Coffee’s Historical Roots

By Lacy Wood

Global Roots

Everyone has an opinion about coffee. At Kalsada, we love to drink it, and we most certainly love to talk about it.  If you buy your coffee in the grocery store, the label may tell you that your coffee is 100% Arabica or that it was bought from a farmer who is organic or fair-trade certified.  However, these labels only give us a glimpse at the rich history behind each bean.

In the 1940s, the coffee-producing and -consuming countries got together to create a worldwide quota system, restricting the amount of coffee each producing country could sell. The International Coffee Agreement (ICA) limited the supply of coffee on the international market. By regulating the supply of coffee, the price of coffee was relatively stable for close to 50 years. This stability caused a slow climb in prices paid to producers, incentivizing the production of coffee as a cash crop.

By the 1980s, after 40 years of price stability and an entrenched belief that coffee was reliable as a source of profit, many countries in South America and Africa were wholly dependent on coffee for income. For example, in Burundi and Rwanda, prior to 1991, 80% of the money coming into the country for goods purchased was coming from coffee.

International roasters, such as Nestle, Proctor and Gamble, and Kraft, lobbied for the destruction of the quota system in order to deflate the price paid to producers, thereby lowering their cost of production and maximizing profits. In 1989, major coffee-consuming countries, led by the U.S., joined the efforts against the ICA

World Coffee Prices.

World Coffee Prices.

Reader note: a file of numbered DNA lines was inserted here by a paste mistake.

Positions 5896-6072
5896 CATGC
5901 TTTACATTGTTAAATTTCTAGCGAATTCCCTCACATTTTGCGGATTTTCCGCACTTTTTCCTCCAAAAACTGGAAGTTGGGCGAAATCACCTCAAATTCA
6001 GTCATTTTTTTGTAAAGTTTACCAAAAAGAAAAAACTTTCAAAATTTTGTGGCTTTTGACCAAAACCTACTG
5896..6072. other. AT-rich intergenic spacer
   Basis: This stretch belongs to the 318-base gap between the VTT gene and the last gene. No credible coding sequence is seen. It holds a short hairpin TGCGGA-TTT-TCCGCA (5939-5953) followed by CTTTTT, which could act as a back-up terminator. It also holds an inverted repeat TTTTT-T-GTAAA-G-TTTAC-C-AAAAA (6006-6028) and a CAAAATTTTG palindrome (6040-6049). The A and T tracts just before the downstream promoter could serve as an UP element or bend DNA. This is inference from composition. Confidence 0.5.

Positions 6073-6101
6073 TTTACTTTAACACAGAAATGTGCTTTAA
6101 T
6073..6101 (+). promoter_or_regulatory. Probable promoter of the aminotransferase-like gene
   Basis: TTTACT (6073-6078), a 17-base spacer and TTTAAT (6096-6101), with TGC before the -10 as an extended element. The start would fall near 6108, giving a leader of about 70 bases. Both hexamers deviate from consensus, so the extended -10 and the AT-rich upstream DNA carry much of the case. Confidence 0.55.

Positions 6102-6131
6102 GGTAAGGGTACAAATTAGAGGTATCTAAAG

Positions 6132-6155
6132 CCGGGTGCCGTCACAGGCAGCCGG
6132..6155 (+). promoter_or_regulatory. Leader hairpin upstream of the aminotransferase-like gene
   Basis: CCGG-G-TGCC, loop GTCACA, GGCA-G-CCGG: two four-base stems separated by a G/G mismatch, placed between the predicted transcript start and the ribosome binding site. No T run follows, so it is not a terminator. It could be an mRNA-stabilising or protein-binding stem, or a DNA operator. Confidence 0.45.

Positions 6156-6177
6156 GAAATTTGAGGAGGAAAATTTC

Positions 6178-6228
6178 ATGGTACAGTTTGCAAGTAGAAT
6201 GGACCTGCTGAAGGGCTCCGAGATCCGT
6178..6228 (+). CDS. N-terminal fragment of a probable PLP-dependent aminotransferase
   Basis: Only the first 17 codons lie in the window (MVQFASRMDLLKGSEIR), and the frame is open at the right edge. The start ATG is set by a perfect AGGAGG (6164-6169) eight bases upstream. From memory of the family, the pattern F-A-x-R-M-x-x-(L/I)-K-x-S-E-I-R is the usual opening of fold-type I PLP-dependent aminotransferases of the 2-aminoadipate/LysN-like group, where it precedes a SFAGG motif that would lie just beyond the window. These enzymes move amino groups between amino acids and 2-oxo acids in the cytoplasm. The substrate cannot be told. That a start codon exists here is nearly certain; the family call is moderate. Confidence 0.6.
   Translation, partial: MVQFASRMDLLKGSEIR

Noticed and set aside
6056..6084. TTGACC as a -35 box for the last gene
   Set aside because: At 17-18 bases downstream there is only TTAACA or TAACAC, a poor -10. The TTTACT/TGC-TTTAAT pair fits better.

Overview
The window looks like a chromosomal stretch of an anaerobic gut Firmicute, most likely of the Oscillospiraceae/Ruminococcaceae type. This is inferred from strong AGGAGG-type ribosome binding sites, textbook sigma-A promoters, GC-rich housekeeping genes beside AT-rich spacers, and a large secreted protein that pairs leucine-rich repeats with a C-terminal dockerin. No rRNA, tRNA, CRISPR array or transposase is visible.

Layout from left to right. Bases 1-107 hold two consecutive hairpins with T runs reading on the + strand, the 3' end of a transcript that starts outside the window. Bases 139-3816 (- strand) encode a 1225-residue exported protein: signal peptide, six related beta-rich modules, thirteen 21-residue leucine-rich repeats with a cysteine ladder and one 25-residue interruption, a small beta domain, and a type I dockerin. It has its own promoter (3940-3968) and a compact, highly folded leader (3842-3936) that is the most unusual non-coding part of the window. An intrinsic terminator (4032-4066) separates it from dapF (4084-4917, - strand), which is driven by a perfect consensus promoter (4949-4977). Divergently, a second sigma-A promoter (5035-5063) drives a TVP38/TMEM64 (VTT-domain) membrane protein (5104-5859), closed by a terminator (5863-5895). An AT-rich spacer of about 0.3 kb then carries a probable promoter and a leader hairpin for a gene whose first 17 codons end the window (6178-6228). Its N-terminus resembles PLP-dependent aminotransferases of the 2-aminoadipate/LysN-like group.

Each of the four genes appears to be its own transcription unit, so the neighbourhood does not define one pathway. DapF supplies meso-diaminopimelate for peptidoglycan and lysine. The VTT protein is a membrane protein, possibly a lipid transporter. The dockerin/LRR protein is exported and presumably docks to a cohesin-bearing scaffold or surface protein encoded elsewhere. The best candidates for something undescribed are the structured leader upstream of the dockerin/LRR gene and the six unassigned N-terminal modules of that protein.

Upon the ICA’s demise, countries were no longer restricted to selling a certain amount of coffee. Looking for short-term gain, producing countries rushed to sell their coffee as soon as possible. In 1990, prices for coffee reached a historical low and remained there for the first half of the decade.  Many scholars point to economic instability from the collapse of coffee prices as a major contributing factor to the genocides in Rwanda and Burundi in the early 90s.

Since the dismantling of the quota system, coffee prices have fluctuated drastically, making it a risky commodity that often sees little benefit for farmers. Interestingly, prices for consumers have remained relatively stable historically. Even after the decline in prices paid to farmers, consumers continued to pay the same amount to international roasters for coffee that now cost drastically less. The four largest international roasters–Nestle, Proctor and Gamble, Saralee, and Kraft–each earn approximately $1 billion per year, with an average profit margin on coffee sales of 26%.

Nestle is currently the largest single buyer of Filipino coffee, at 87% of all sales. Therefore there is no doubt this multinational organization has more than a little influence in the Filipino coffee industry.

The low amount paid for coffee per pound forces farmers to lower quality in an attempt to lower costs. This produces a downward spiral that promotes abuse of the land, abuse of impoverished farmers, and a destruction of communities.

The Philippines’ Coffee Roots

Coffee production in the Philippines stems from colonial Spanish rule, with the first trees planted at the end of the 18th century.  For many years, the Philippines was one of the largest producers of coffee worldwide, however, rust disease destroyed the crop across Asia by the end of the 19th century, allowing South and Central America to take the lead in coffee production. Indonesia has since replanted and is currently the fourth-largest producer of coffee worldwide, but this has not happened in the Philippines.

Although the Philippines has not been one of the major players in the global coffee industry in recent decades, this doesn’t mean that it hasn’t been affected by the demise of the ICA and subsequent price decreases. More and more farmers have been dropping out of the coffee industry, with production of coffee dropping sharply after the most recent drop in international prices in 2000.

We hope that our initial research phase will allow us to meet with farmers to hear their stories and pass them on to our international community.

Armed with a historical understanding of the coffee trade, at Kalsada, we are seeking to close the gap between consumers and farmers, use coffee to strengthen communities, and encourage the production of high quality, environmentally and socially sustainable coffee.